dumbbell flys vs cable crossovers

The debate surrounding dumbbell flys vs. cable flys continue among gym bros around the world.

Although a heavy compound press should always be the cornerstone of your chest training routine, flys are a great movement to include at the end of your workout as they target a separate movement pattern of the pecs for complete, well-rounded development.

I covered the differences between the barbell bench press vs. the dumbbell bench press, and I wanted to follow that up by discussing dumbbell flys vs. cable flys.

Dumbbell flys can be performed using either a flat, incline, or decline angle, while cable flys can also be performed lying on a bench (flat, incline, or decline) or in a standing position (these are referred to as “cable crossovers”).

But what is the best fly exercise for stimulating maximum hypertrophy in the pecs? A dumbbell fly or a cable fly?

Although I do tend to favor free weight movements over cable and machine variations in a lot of cases, this situation is one of the exceptions.

Before I go further, let me first say that either version of the fly, whether it be with dumbbells or cables, is going to effectively work your chest and stimulate growth over time. There’s no question about that. What we’re simply talking about here is which version is optimal and will produce the maximum benefit.

The reason why dumbbell flys come up short in this case is simple: they only produce significant tension on the pecs in the bottom half of the range of motion.

As you press the weights up past halfway, the effects of gravity take over and the tension gradually leaves the pecs. Once you get to the top of the movement and gravity is pulling the weights straight down (rather than out to the sides), there is virtually no stress on the pecs at all as your shoulders and triceps simply work to keep the weight balanced above your head.

Cable flys solve this issue by providing constant tension on the pecs throughout the entire range of motion.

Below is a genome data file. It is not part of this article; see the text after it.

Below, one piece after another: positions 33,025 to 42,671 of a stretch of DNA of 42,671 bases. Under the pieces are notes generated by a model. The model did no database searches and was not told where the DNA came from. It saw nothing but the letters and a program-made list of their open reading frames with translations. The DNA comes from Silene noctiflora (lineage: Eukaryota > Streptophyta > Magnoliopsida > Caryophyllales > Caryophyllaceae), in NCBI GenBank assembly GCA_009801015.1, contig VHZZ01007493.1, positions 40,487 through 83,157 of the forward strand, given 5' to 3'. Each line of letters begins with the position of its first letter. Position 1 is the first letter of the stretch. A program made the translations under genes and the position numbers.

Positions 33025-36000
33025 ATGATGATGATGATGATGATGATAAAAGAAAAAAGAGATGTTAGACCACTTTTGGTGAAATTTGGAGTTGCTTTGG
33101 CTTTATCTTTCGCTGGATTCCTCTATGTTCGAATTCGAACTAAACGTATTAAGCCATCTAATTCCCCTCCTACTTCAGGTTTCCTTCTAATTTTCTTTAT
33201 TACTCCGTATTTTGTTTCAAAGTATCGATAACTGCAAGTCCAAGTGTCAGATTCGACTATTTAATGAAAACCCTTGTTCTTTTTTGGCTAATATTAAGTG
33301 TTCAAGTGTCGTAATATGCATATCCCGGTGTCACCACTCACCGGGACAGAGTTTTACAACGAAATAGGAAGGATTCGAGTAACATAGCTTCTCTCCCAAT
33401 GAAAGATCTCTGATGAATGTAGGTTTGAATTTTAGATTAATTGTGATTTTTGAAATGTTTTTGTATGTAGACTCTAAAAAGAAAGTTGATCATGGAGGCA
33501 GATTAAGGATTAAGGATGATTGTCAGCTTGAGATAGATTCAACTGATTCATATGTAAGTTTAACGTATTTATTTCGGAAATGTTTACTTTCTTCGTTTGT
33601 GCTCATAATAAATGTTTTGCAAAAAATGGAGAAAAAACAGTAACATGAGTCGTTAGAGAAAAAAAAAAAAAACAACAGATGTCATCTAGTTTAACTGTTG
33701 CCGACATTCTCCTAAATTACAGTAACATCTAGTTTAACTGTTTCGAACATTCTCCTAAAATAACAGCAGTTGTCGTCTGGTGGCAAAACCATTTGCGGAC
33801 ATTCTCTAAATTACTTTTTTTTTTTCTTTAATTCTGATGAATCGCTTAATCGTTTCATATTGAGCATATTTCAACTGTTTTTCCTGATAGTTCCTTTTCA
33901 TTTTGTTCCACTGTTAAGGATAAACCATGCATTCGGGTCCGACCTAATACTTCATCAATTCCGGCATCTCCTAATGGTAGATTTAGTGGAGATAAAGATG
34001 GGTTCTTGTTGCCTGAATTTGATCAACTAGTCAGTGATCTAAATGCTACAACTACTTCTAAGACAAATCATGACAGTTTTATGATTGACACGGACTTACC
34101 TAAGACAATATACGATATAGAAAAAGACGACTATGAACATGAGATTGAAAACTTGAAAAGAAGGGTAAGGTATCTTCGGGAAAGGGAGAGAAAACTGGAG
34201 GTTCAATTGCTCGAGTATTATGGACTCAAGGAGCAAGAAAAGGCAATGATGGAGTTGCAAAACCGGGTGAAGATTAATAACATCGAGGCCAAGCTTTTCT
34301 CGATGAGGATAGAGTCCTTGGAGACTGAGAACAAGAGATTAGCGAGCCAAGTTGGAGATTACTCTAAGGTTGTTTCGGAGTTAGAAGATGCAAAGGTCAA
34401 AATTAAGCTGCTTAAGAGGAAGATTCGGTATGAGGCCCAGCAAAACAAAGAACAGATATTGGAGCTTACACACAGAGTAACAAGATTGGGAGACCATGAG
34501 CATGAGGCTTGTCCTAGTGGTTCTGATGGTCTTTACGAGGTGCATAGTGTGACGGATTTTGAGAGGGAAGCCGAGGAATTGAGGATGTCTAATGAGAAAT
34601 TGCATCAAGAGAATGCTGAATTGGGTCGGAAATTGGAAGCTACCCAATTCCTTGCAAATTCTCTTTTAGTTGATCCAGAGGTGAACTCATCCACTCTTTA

There is significant resistance both at the very bottom of the movement all the way to the very top, as gravity is no longer a factor and the pecs have to work to keep the cables from pulling apart.

In addition to this, dumbbell flys also place more overall stress on the shoulder joint. In the bottom of the movement when your arms are out to your sides, gravity is applying maximum force while your shoulder is in its weakest and most vulnerable position. (This relates to my tips on eliminating shoulder pain on the bench press, specifically why you shouldn’t lift too heavy when your shoulders are most at risk of injury.)

Because a cable fly moves the resistance slightly out to your sides, it will not stress your shoulder joints to the same degree.

Which version of the cable fly is best?

Although cable flys can be effectively performed in a variety of ways, my suggestion is to execute them in a standing position, one foot forward, with the cables above shoulder height. This angle will place maximum stress on the sternocostal fibers of the pec where the majority of the mass is located.

Performing cable flys in a low to high position involves more front delt and shifts the emphasis onto the much smaller upper clavicular fibers. Performing both variations is of course an option, or you can use the low to high angle if you’re specifically trying to target that very upper portion of your chest.

Read up on my guide on the best way to do incline flys for upper chest gains to learn more.

Dumbbell Flys Vs. Cable Flys: Wrap Up

Although both variations are acceptable, a cable fly is the best fly exercise as part of a muscle building routine due to its superior resistance profile and decreased stress on the shoulder joint.

I’d recommend performing 3-4 sets of cable flys for 8 to 10 controlled reps at the very end of your chest workout after all of your pressing exercises have been completed.

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